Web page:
Articles: 'a', 'an', 'the'

Articles: 'a', 'an', 'the'

Do you know how to use a, an and the? Test what you know with interactive exercises and read the explanation to help you.

Look at these examples to see how articles are used.

She's a doctor.
I need an umbrella.
Have you heard the news?
I don't like spiders.

Try this exercise to test your grammar.

Grammar test 1

Grammar test 1: Articles 1

Read the explanation to learn more.

Grammar explanation

Here are some of the most important things to know about using articles.


When we say what people's jobs are, we usually use a/an.

He's an architect.
She's a scientist.
My grandmother was a teacher.

Singular nouns

Singular, countable nouns always have an article – a/an or the (or another determiner – my, your, this, that, etc.).

We use a/an – the indefinite article – when we talk about something for the first time, or something that is part of a group or type.

I saw a good film yesterday.
Do you want a drink?

We use a when the word that follows it begins with a consonant sound. We use an when it's followed by a vowel sound. This makes pronunciation easier.

She has a university degree.
It took me an hour to get home.

We use the – the definite article – when the listener already knows which thing we are talking about because it was mentioned before or because there's only one of them.

I'm going to take the dog for a walk.
Have you seen the car key?
They go to the school next to the bridge.

Things in general

When we talk about things in general, we normally use a plural or uncountable noun with no article.

Birds eat worms.
Water freezes at 0°C.
Children need a lot of sleep.

Particular groups of things

When we talk about a particular group of things, we use the.

We went to the zoo and saw the kangaroos. (These are the particular kangaroos in that zoo – not kangaroos in general.)

Do this exercise to test your grammar again.

Grammar test 2

Grammar test 2: Articles 1

Average: 4 (174 votes)

Submitted by Bhavna on Tue, 05/05/2020 - 18:13

She became queen in 1947. Why any Determiner has not been used in above sentence?

Hello Bhavna,

When we use certain title to describe positions which can be attained and we use certain verbs (be, become, be named, be made), we often do not use the definite article. Thus we say:

She become queen in 1947.

He was named king.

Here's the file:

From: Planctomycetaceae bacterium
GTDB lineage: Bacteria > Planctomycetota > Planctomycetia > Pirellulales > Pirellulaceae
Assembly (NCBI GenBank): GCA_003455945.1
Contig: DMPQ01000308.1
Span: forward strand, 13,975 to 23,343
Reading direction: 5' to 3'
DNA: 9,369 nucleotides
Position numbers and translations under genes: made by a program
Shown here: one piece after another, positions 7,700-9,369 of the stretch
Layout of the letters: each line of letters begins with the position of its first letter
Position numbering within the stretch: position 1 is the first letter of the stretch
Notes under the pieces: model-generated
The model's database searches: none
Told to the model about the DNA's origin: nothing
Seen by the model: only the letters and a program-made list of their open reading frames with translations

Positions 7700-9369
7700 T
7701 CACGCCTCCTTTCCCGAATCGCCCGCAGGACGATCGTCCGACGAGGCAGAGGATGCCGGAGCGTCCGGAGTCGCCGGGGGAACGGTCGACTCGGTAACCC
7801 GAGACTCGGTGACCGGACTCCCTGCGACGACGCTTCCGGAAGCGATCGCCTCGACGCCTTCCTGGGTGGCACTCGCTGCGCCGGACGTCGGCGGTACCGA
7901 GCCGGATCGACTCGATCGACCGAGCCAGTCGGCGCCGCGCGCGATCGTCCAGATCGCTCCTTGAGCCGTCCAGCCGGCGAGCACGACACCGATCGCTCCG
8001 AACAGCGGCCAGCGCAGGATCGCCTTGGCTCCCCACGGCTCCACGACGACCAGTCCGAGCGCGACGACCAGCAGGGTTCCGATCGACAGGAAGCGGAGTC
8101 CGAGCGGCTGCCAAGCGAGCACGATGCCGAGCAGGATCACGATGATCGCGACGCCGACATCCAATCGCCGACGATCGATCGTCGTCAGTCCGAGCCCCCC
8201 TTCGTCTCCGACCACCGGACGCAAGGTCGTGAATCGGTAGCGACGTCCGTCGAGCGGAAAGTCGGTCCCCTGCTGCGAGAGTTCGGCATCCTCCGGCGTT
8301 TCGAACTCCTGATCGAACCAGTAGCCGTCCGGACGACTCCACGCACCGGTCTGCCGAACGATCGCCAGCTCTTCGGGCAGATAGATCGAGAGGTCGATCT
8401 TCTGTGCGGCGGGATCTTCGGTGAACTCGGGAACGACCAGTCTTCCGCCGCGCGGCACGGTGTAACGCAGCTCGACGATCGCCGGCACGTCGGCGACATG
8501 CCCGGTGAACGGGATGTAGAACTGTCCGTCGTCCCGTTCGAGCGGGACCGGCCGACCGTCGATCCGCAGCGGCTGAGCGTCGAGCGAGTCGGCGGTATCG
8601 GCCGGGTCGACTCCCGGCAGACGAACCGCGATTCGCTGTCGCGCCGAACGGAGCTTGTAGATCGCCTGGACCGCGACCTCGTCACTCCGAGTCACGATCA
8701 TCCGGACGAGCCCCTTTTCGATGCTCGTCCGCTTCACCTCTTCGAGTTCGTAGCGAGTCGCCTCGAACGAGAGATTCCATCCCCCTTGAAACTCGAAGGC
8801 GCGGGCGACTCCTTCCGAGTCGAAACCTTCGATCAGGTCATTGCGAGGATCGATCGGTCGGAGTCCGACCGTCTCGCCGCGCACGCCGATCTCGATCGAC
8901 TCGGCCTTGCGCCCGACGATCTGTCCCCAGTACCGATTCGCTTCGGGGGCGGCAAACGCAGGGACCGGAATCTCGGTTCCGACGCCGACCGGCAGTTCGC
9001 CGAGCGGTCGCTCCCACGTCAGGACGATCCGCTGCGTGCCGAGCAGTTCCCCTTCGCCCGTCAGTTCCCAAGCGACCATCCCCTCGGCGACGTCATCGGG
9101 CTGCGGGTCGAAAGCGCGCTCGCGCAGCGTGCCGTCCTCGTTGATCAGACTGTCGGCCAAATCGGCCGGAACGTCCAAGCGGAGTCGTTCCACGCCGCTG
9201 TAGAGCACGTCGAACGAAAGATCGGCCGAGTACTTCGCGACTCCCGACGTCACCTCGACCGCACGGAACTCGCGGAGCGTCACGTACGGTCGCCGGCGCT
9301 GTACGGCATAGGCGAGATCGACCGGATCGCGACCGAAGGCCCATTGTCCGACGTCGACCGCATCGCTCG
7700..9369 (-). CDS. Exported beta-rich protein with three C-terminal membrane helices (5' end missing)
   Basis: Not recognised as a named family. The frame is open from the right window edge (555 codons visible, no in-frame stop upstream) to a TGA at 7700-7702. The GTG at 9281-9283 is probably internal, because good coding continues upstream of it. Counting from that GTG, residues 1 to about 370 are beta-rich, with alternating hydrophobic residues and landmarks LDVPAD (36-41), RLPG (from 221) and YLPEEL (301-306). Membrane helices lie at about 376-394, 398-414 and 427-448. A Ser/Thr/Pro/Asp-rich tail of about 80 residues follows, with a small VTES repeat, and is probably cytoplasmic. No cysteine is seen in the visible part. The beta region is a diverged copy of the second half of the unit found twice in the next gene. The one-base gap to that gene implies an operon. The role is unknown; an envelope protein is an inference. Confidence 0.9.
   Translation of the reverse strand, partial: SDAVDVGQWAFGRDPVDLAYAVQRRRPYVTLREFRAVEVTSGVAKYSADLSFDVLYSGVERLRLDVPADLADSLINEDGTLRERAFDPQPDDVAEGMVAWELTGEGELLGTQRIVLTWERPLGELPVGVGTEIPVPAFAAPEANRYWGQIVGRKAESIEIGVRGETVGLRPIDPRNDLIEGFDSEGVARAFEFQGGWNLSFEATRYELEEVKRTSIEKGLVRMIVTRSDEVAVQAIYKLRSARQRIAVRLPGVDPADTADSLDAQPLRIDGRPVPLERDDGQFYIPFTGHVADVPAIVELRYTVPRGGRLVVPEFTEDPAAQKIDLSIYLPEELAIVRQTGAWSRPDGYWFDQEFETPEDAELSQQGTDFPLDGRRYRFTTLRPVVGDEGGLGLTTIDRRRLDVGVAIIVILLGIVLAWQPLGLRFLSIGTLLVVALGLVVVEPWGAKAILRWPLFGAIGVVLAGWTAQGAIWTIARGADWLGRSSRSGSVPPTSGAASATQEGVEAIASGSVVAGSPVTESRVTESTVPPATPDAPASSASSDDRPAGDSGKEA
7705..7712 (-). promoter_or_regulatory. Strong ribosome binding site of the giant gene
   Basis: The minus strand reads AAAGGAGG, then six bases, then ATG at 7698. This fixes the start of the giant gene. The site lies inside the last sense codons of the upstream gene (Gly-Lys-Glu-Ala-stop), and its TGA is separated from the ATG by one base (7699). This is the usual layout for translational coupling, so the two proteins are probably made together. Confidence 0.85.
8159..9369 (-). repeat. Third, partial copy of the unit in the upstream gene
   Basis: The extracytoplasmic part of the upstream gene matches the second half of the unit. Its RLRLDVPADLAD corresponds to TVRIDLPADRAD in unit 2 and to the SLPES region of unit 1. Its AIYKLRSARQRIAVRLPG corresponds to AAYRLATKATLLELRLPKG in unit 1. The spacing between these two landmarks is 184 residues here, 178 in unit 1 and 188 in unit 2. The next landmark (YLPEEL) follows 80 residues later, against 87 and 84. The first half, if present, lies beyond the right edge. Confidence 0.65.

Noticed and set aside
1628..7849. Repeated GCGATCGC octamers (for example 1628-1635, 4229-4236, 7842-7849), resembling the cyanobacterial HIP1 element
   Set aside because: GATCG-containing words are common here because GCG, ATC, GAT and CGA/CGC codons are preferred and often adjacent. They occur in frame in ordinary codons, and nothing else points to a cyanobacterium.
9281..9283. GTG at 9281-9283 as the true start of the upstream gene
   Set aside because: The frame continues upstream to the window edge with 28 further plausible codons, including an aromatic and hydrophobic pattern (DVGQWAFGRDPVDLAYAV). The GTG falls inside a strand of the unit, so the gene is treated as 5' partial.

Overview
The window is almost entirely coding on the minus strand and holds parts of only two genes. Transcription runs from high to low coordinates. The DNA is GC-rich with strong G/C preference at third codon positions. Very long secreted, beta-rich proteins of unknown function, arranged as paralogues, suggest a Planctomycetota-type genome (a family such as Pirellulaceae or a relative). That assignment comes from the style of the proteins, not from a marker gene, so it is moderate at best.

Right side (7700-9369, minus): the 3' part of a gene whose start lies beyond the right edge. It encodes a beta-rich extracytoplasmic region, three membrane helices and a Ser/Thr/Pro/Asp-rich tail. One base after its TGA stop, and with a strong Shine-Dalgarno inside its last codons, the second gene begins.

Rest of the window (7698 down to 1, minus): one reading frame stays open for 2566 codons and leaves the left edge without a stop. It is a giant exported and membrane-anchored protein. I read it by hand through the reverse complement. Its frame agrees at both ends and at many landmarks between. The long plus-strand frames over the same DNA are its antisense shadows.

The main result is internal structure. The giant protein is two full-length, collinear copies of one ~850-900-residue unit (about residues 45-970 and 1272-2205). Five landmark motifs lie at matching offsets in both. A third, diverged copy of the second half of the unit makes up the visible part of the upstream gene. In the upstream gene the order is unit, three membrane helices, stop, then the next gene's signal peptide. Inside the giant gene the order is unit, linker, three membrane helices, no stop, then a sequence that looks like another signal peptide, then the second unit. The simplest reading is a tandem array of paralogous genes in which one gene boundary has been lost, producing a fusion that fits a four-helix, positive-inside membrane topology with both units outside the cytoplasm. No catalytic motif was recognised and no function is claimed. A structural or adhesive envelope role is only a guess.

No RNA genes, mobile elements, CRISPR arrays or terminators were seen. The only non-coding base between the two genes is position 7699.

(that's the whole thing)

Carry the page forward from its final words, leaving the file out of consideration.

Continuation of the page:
Note that while sometimes these words are not capitalised in this context, it is more usual to capitalise them:

She become Queen in 1947.

He was named King.


You can read a discussion of the topic here:



The LearnEnglish Team

Profile picture for user Filip2122

Submitted by Filip2122 on Sat, 02/05/2020 - 18:31

Hello sir, Why the sentence ''I like listening to a music'' is wrong?
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Submitted by Peter M. on Sun, 03/05/2020 - 07:34

In reply to by Filip2122


Hello Filip2122,

'Music' is an uncountable noun, so we do not use the article 'a' before it. The correct sentence is I like listening to music.


You can read more about uncountable nouns here:


You can read about countable nouns here:



The LearnEnglish Team

Submitted by rizzu8888 on Sat, 04/04/2020 - 17:12

Hello sir, I always read that indefinite articles are only used with countable nouns then I have gone through some sentences,they have used differently,how it is possible,please sir explain in detail. Follow the sentences. 1) Julie has a beautiful smile. How a is used in the above sentence bco there is no countable noun,please tell me how a works here and tell me the role of a. 2)I have a lot of love for him. Similarly here also how a is used in the above sentence,I dont understand. Please expalin in detail. Thanks.
Profile picture for user Peter M.

Submitted by Peter M. on Sun, 05/04/2020 - 06:54

In reply to by rizzu8888


Hello rizzu8888,

The indefinite article is used with countable nouns rather than with plural nouns or uncountable nouns.


In your first sentence, the countable noun is smile. The adjective beautiful describes this noun.


In your second sentence, a is not used as an article, but rather as part of a phrase which is a quantifier (a phrase which tells us how much of something we have). The phrase is a lot of and it functions in the same way as other quantifiers like some and lots of.

Some quantifiers can be used with only plural countable nouns, some with only uncountable nouns and some with both. A lot of can be used with both. Here, the noun is love, which is uncountable.


You can read more about quantifiers on this page:



The LearnEnglish Team

Submitted by Lal on Sat, 04/04/2020 - 09:33

Hello Sir Re: do/did Thank you very much for explaining the above 'do' or 'did' Please tell me the sentence given below is grammatically correct or not. e.g., Did you know that my uncle had bought another car? Thank you.. Regards Lal
Profile picture for user Kirk Moore

Submitted by Kirk Moore on Sat, 04/04/2020 - 15:46

In reply to by Lal


Hello Lal

Yes, that is correct -- well done!

All the best


The LearnEnglish Team

Submitted by Lal on Fri, 03/04/2020 - 14:55

Hello Sir Re:Do or Did e.g. Did you know that Mozart could play the piano by the time he was five ? Instead of 'did' can't we say 'Do you know... Is it wrong to use 'do' in the above sentence and similar sentences? Please let me know. Thank you. Regards Lal Thank you. Regards Lal

Hello Lal,

It's normal to use did in questions like this. The past tense is used because the speaker is giving the information in the question, so by the end of the question we know that the other person knows.

It's not wrong to use do but it's much less common.



The LearnEnglish Team